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Pull Requests

Why does it sometimes takes a long time for a pull requests to be approved. To give you a better understanding this is the process I usually go through when performing a pull request.

Check to see if there is specific JIRA task associated with the pull request. If so read up on the pull request, see who created it, what comments are left, and see if there are any specific use cases mentioned. If the creator is on the pull request as a reviewer, I will see what they had to say, and give the final word to them. They know the issue best and should be the authoritative voice on the pull request. 

Step 1 : Code Review

Next, I will look at all the code, file by file, line by line and see what is changed. I will look at the following things: documentation, formatting, extra code, correctness and security.

Documentation: I will look and see if there is any documentation. Until Now, I have not really focused on documentation but will start doing that in the near future. I will check to make sure you have added documentation to your code, look at your algorithm and make sure that you have it documented. I will look at the code you added to the api section and make sure it has swagger documentation.

Formatting: I also will look at formatting of your code. Please try and stay close to the existing code formatting. Hopefully soon we will give you some hints on what we expect from your code. But make sure that if you add a new block of code, it is close to where the original code is. Make sure it is indented correctly. Make sure that you have spaces and no tabs in your code, and make sure that you don¹t add blank lines that are not needed. I will try and recognize any CR-LF issues if you checked in your code from a windows machine.

Extra Code: I will also at this point check to make sure you have no code that is commented out (and can be deleted), or debug statements that can be deleted. I will also try and see if you added new functions that are not used and can be removed. Next, I will look and check to make sure that it only deals with the specific issue you are solving, and make sure there is no additional code there that might confuse the specific pull request. Right now I have not done much, but I might ask you in the near future to split the pull request so it becomes easier to review. I will also look to see if you checked in any changes to play.plugins, or application.conf that  might break the code base for others, or potentially the deployment.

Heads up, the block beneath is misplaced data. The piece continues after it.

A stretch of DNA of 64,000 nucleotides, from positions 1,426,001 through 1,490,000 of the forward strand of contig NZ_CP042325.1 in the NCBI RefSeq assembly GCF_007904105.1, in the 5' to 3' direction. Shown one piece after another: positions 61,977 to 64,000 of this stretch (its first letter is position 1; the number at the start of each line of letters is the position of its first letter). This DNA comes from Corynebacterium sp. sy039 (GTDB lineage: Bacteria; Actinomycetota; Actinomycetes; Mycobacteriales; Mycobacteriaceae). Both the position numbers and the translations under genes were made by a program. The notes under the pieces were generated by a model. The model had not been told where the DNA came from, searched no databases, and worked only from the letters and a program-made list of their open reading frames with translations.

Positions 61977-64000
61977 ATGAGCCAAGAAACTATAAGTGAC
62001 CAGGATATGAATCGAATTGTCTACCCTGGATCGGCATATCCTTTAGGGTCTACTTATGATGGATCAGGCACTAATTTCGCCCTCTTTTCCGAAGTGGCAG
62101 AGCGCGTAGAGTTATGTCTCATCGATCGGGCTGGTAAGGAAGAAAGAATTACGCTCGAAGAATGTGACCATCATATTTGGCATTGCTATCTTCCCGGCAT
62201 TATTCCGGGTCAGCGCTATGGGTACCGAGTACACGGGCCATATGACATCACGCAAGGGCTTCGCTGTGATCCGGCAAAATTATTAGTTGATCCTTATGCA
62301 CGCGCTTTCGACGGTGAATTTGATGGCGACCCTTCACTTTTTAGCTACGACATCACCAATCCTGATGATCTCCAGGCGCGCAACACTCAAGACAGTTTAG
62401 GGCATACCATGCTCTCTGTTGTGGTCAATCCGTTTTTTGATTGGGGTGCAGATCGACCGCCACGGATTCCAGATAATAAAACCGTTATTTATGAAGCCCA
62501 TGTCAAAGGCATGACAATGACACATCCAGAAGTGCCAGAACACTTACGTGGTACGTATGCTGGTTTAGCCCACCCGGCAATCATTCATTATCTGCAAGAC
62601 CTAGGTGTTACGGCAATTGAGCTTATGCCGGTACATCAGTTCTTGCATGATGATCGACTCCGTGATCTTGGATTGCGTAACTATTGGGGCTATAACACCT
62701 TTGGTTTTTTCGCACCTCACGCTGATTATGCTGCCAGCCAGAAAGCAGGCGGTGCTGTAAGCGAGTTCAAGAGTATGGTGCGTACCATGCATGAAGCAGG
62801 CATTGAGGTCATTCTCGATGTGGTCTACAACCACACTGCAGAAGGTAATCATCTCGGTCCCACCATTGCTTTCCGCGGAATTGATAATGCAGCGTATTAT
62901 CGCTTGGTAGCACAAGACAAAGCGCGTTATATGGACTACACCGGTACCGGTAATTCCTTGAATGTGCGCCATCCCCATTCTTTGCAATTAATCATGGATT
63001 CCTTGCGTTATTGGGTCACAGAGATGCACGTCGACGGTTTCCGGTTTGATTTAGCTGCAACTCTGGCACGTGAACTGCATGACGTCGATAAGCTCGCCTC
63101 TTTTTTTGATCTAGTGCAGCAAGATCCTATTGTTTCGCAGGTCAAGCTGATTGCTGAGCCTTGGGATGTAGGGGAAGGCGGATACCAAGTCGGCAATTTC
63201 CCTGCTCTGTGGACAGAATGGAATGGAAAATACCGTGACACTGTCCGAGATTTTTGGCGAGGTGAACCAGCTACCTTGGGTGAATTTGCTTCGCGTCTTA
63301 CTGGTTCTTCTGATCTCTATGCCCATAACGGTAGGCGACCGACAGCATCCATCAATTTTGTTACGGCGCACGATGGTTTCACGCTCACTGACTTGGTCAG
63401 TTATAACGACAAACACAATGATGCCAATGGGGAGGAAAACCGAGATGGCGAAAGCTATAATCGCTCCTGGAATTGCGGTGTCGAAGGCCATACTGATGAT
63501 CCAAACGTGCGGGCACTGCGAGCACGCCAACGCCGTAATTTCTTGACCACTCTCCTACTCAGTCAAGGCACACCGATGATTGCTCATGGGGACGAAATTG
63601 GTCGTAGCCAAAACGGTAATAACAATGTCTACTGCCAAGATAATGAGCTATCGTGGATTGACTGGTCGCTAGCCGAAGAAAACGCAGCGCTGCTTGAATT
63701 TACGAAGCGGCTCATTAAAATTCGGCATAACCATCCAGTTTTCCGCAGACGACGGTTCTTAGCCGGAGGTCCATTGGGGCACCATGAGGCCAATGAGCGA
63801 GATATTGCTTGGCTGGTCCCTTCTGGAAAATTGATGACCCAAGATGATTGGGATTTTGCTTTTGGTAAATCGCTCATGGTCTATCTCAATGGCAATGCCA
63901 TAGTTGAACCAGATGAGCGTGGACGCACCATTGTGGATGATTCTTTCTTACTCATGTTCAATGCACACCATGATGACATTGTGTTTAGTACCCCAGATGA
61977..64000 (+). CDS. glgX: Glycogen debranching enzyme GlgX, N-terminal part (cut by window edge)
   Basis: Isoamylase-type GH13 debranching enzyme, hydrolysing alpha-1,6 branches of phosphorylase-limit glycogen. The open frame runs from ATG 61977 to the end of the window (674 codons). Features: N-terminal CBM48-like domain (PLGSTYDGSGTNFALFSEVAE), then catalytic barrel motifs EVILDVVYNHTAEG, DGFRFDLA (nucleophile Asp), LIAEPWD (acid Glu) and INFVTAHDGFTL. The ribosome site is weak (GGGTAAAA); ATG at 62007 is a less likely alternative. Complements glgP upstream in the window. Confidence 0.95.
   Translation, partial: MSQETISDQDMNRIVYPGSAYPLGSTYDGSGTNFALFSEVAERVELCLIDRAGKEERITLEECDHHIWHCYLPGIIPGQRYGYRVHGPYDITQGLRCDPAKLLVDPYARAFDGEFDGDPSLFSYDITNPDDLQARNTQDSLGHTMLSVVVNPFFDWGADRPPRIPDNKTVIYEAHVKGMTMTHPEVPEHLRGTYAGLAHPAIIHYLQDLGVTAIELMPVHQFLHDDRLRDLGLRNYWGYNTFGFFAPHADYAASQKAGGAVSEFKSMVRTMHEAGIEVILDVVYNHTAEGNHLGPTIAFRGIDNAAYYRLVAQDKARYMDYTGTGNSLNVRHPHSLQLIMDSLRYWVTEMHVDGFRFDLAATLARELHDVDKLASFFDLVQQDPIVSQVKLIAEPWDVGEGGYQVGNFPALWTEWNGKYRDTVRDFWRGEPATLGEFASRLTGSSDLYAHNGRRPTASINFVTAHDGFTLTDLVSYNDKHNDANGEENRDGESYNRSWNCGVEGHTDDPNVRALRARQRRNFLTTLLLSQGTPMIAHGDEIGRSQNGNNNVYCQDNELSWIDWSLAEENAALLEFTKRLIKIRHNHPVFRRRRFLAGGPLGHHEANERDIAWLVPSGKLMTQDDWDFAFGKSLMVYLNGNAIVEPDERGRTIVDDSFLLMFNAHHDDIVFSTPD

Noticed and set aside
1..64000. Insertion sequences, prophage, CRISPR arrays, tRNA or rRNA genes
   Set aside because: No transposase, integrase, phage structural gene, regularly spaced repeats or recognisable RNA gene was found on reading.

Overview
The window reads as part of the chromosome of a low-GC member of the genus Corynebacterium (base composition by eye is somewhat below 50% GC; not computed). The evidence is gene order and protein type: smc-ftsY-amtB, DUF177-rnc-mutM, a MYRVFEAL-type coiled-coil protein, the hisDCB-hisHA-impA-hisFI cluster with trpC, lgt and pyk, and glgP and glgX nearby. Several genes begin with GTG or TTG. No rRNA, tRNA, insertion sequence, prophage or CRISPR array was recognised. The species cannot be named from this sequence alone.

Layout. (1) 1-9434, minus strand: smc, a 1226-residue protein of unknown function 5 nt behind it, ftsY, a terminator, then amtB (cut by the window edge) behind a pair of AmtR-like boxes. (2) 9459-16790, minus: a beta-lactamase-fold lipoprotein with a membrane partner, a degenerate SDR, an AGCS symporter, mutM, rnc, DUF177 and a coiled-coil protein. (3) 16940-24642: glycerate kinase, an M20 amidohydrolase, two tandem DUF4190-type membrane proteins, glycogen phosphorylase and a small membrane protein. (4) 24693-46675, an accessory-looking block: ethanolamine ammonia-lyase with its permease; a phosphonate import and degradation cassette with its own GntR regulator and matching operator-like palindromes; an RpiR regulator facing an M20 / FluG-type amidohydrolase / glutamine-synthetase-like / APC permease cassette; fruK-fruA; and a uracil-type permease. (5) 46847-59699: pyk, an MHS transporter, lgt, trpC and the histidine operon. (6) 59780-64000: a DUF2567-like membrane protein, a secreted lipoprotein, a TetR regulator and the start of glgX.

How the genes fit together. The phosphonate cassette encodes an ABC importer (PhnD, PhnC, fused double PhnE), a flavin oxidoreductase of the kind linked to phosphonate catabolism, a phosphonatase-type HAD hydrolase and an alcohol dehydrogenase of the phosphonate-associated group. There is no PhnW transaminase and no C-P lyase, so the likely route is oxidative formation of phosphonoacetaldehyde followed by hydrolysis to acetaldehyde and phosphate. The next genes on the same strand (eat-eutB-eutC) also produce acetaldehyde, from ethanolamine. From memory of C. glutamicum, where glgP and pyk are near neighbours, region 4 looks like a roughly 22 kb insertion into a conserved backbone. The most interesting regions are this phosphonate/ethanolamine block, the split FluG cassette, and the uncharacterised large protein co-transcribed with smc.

Correctness/Security: This is the hardest, but I will try and look at your code and identify any uses cases that might not be solved by your implementation, or any potential issues in your code. This is where some security checks are done. Do you write anything to the database that is not secure? Are your SQL statements safe? Are you writing text to the database that could result in cross site attacks, or allow for insertion of javascript code that will be rendered on the user page? Is the code that you have overly complex? Can we leverage some Scala functions to simplify the code? Should we use an Option[] instead of nulls?

Step 2 : Testing

At this point I have a pretty good understanding of what is done in the code. I know what is in the code, what has changed, and what I should test. Now I will start to check the actual functionality. I will check out the code on my local machine, try and make sure that I have all the pieces of code that are needed, and run the code. I will start by looking at the JIRA issue (or description of the pull request) to make sure it solves the actual problem. See if it actually works for some random cases. This is where  having looked at the code comes in handy. I can now try and find those cases that break your code. Next I will look again at what you have changed in the source code, and make sure I hit as many of the code changes as as possible.

Finally I will spend some time just randomly clicking on the app, trying to see if there are some unexpected consequences. I will also try and see what happens if I have the code not deployed at the root context, but what happens if it is at a different context (such as /medici).

If all of these issues are correct for me, I will hit the approve button. If I'm the last one I will merge and delete that branch. Congratulations.

As you can see there is quite a bit involved in a single pull request, if your change is only few lines (up to a 100 or so) and not in too many files, it is relatively easy for me to do the pull request and the whole process should take around half an hour. On the other hand, if you have many modifications, I will procrastinate as long as possible to start with that pull request. At this point I can spend a whole day on your pull request, if not longer. Every time I get interrupted, by a meeting, somebody asking me a question, I will need to spend some more time to get back to the pull request, and it takes longer to finish it.

TL;DR Keep your pull requests, short (200 lines or less) and to the point (1 JIRA task or 1 fix) and I will be able to check and approve your pull request quickly.

To be able to list files in tomcat6, need to edit web.xml

<init-param>
<param-name>listings</param-name>
<param-value>true</param-value>
</init-param>

To be able to list files in tomcat6, need to edit web.xml

<init-param>
<param-name>listings</param-name>
<param-value>true</param-value>
</init-param>